Thursday, December 28, 2006

all hands on deck

Steve posted this in a comment below:

My Great Grandma used to tell me a story from her youth, about a boy in her hometown who was posessed by the devil. He used to walk on the roofs of houses at night. Eventually, the devil was exorcised and burst out the tip of his pinkie finger.

That is so cool and I want more. I'm looking for hand stories of all kinds. Injuries, myths, theories, beliefs, quotes, facts, drawings, etc. Post in the comments, or email to me at merfire at

Meanwhile enjoy painted hands from all over the world like this one at the Hand Collector Gallery.


Anonymous said...

are we obsessing again . . .

Linda S. Wingerter said...

That's hardly obsession.

This is obsession:

In a rare surgical procedure performed only twice before in the U.S., an accident victim's left hand was attached to his right arm by
plastic surgeons at Southern Illinois University School of Medicine.

The 45-year-old patient, John Evans, was injured severely in a train
accident. His left arm was severed at the shoulder and his right hand
at the wrist. While the severed left arm was detached and badly
mangled, the hand was undamaged. The right arm suffered slight damage
except for the mangled hand that was severed at the wrist. Evans, who
has a history of epilepsy, does not remember how the accident
occurred. One possibility is that he suffered a seizure prior to the

"A hand is much better than a prosthesis," notes plastic surgeon
Richard Brown, "even if it is on the opposite arm." With the
attachment of the left hand to the right arm, Evans' thumb points in
the opposite direction. In deciding whether to attempt the unusual
surgery, Brown considered the patient's general physical condition, which is good except for the epilepsy, and his needs. The patient's only other option would have been a prosthesis, a hook to replace the hand on his right arm. Because of severe damage to the left side, partial amputation of the shoulder was required, removing any
possibility of using a prosthesis on that side.

The surgery involved removal of the left hand from the mangled arm,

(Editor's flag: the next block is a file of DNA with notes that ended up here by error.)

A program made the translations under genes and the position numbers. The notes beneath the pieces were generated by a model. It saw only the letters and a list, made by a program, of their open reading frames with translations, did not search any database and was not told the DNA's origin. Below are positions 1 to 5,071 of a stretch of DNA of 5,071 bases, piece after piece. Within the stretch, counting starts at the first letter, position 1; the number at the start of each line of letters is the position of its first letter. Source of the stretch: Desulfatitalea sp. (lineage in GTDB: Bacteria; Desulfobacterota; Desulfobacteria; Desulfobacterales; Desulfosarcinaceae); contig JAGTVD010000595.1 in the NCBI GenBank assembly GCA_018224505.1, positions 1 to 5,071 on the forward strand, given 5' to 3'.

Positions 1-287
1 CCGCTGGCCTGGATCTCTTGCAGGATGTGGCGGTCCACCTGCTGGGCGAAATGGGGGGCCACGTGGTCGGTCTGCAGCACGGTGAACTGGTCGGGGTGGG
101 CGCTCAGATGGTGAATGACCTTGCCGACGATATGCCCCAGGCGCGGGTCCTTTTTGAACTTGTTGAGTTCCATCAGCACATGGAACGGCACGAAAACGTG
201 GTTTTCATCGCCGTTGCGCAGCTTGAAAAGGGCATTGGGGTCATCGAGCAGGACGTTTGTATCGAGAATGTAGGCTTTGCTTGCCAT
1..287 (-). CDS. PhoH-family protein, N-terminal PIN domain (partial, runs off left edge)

leaving ample length of nerves and tendons for reattachment. To gain
stabilization of the wrist, the scaphoid and lunate bones in the wrist were fused to the radius, one of the bones of the forearm. While the fusion limits up-and-down movement of the wrist, it was necessary to provide a stable structure for the reattachment process.

Looking through an operating microscope, which magnifies tissues 10-30 times, Brown attached the blood vessels and nerves of the hand to those of the arm, using sutures about the size of a hair. While
severed nerves in the reattached hand do not survive, they can serve
as a conduit for nerve regeneration into the hand.

The ease with which the patient can use the hand depends on the
reattachment of the tendons. Brown crossed the tendons in the arm so
that they would meet the matching tendons for each finger on the hand.
With this criss-cross procedure, a command from the brain to move the
index finger will result in movement of the index finger, rather than
the little finger.

Because several tendons on the back of the forearm were irreparably
damaged, it was necessary to attach the wrist extensor, a muscle in
the forearm, to the finger extensors. To open the fingers, Evans has to think about bending his wrist. The blood flow to the hand appears to be normal, and Evans is undergoing therapy to increase his range of motion in the hand and wrist. He is able to move his fingers a little bit and already can perform a few simple tasks. However, there is no feeling or sensitivity in the reattached hand. Evans eventually may regain some feeling as the nerves from the forearm grow into the hand. Brown is hopeful that the patient will regain enough sensitivity to distinguish between sharp and dull objects and hot and cold.